Here We Are
Please note: Due to the evolving coronavirus situation, all SVA Galleries exhibitions and receptions have been suspended. Visit sva.edu/coronavirus for updates throughout this time.
School of Visual Arts (SVA) presents “Here We Are,” an exhibition of works by SVA’s Black Student Union (BSU). Curated by BFA Fine Arts student Emmanuel Massillon, the exhibition is on view Saturday, February 15, through Saturday, March 14, at the SVA Gramercy Gallery, 209 East 23rd Street, New York City.
“Here We Are” is an exhibition that addresses and highlights unique points of view by students of the BSU at SVA. Through a variety of different media, the artists explore many different themes of blackness through their own artistic expression. Works in this exhibition include paintings, drawings, sculptures, photography, video and performance.
Julian Alexander (BFA Illustration) uses empathy and studies of his subjects to relay nuances of the black and brown American experience. Through Alexander’s dynamic paintings, the viewer is diverted from their own preconceived notions surrounding self-identity and race, working to spark conversation from a portrayal of the complexities found in everyday life.
Stephanie Shay Anderson (BFA Photography and Video) transforms herself and others through a creative process that shines a bright light on a piece of who the subject is. Using the barest form of these individuals to bring out pure, relatable emotions, Anderson unapologetically presents the human body in order to emphasize the relationships between every living being.
Kaya Balugo (BFA Film) explores the traditional family dynamics and values surrounding topics of mental health and spirituality. Balugo presents intricacies of the human state of being while placed in various situations, showing how one adapts and grows in unique ways while simultaneously questioning typical generational values.
Darin Cooper (BFA Photography and Video) creates work about the black experience in America, including how it is both so beautiful yet so horrific, while exploring its role in shaping both individual and community.
Ryan Cosbert (BFA Fine Arts) strives to normalize visual representations of the black community while speaking to the effect of traumas inflicted upon their lives. Her bright, vivid drawings and paintings emerge from her own emotions and the colors she sees.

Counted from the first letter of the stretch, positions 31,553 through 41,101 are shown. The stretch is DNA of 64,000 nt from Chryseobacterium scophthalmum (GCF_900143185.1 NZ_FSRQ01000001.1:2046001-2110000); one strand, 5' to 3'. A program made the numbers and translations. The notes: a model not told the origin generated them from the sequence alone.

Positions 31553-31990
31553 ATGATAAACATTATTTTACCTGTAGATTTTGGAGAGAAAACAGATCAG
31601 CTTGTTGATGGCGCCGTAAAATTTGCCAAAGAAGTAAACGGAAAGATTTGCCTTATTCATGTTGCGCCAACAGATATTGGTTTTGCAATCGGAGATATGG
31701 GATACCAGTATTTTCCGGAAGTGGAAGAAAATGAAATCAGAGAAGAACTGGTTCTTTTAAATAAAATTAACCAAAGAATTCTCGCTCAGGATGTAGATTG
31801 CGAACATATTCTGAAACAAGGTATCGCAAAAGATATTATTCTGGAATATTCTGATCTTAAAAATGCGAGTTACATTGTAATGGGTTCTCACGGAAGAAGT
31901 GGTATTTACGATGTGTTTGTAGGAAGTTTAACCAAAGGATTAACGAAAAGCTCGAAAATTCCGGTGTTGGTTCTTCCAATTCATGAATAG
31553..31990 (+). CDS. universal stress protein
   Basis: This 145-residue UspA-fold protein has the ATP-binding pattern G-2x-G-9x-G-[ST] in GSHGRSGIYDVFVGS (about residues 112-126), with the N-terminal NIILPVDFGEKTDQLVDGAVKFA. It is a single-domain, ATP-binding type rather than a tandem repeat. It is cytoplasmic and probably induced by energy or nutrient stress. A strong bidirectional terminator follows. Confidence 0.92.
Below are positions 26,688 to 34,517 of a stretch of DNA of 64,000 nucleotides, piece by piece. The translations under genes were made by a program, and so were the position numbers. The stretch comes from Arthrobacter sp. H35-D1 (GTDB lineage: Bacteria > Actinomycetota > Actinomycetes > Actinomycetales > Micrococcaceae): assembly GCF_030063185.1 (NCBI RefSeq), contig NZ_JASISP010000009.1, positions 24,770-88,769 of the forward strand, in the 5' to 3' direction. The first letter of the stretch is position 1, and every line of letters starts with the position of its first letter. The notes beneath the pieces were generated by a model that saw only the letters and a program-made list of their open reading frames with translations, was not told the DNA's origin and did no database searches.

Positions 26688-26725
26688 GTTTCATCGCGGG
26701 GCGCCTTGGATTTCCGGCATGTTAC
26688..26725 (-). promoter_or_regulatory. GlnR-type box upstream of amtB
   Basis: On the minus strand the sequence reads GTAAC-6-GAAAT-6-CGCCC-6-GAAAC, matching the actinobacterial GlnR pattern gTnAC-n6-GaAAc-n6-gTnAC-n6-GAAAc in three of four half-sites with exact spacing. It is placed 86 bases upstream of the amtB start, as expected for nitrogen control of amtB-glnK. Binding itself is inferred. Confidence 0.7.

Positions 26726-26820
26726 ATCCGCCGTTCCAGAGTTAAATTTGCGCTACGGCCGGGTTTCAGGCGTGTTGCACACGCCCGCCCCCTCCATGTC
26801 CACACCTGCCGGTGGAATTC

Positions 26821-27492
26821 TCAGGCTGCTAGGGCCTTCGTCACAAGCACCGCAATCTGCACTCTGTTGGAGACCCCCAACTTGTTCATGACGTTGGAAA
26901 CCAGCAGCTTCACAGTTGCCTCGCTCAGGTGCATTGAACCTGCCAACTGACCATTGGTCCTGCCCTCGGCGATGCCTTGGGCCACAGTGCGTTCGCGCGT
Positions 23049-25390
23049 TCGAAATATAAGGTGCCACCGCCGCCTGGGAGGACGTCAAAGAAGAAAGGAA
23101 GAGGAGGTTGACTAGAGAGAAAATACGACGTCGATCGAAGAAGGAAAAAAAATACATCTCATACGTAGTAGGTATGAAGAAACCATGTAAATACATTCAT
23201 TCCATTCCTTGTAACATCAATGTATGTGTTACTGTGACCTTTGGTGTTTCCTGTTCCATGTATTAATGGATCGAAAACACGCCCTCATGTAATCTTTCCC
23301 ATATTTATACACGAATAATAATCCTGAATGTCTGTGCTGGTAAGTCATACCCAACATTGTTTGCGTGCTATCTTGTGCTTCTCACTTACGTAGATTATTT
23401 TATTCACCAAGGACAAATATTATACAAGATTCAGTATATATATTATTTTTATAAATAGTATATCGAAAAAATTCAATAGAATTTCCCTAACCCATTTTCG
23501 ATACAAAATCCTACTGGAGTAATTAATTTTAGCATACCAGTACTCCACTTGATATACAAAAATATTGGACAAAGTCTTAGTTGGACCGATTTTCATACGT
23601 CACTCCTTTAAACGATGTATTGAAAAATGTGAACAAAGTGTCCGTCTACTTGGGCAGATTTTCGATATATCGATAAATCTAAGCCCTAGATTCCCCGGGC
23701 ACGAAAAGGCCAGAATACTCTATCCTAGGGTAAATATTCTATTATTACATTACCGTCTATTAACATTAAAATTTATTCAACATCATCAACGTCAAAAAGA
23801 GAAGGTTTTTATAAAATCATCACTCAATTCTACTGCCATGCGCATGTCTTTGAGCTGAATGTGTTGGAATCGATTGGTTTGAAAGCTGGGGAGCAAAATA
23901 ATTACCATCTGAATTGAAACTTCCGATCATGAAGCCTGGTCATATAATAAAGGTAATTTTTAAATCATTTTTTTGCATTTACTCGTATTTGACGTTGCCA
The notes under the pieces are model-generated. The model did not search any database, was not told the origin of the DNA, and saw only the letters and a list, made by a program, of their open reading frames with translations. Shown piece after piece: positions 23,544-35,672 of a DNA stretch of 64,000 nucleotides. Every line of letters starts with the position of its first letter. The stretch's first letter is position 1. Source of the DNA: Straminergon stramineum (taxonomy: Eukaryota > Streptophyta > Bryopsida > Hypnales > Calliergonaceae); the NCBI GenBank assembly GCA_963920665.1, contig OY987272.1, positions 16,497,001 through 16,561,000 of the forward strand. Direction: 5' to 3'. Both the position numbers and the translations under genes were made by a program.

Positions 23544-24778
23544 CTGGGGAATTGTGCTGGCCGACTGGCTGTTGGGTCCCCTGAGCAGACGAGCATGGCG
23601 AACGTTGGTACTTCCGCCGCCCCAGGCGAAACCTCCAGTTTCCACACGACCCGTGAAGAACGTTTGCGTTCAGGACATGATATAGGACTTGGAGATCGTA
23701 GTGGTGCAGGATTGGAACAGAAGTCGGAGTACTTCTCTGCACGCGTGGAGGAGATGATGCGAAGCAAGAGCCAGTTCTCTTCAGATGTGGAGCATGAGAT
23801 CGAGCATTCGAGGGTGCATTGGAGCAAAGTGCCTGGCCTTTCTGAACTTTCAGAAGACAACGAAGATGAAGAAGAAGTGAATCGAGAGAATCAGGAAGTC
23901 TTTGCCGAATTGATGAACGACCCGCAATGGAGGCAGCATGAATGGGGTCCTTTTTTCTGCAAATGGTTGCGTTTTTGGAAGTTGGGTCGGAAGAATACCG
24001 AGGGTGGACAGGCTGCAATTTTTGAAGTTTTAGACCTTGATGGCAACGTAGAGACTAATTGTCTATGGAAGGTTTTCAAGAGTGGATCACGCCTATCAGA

Angelica Dalzon (BFA Illustration) creates illustrations and paintings as a device to delve further into her spirituality, mental health and blackness, constantly confronting her identity. Dalzon incorporates the significance of ancestral ties, inspired by the beautiful versatility of black women who have paved the way before her, and the need of representation in her community.
The work of Bryan Fernandez (BFA Fine Arts) focuses on social, cultural and political issues faced by Afro-Latinx Americans by way of his own personal narratives. Looking toward finding solutions, Fernandez employs the iconography and symbols found within his Dominican heritage and life in Washington Heights to identify external forces of oppression (including American society, class and colonialism) in the struggles affecting his community.
Krista Gay (BFA Photography and Video) centers her work around the black experience and the question of how to live freely in the black body. Often utilizing self-portraiture, Gay’s photographic work asks the viewer to think about their own relationship to blackness.
Cameron Gipson (BFA Illustration) uses illustrated narratives to subconsciously impact perceptions, finding ways to confront and subvert biases through storytelling.
Tremaine Johnson (BFA Cartooning) uses his illustrations to project a more inspiring world around and within himself, delighting in the experience of expression and communication.
Emmanuel Massillon (BFA Fine Arts) explores the complex history of race, identity, culture and its relation to people of African descent through various media including painting, photography and sculpture. His upbringing in the inner city of Washington D.C. shapes the narratives conveyed through his work, encompassing day-to-day life and politically charged topics, with an aim to initiate conversations among viewers.
SVA Galleries will also host a lecture by art collector Darryl Atwell on Tuesday, February 25, at 7:00pm, in the 3rd-floor amphitheater at 209 East 23rd Street. Atwell has been acquiring works by artists of the African diaspora over the past two decades.
Juried exhibitions are a way for SVA’s student body to recognize the achievements of their classmates. Artists are selected from a large pool of applicants to the annual SVA Galleries call for entries, whose submissions undergo a rigorous examination of presented materials, including documentation of work and artist statements.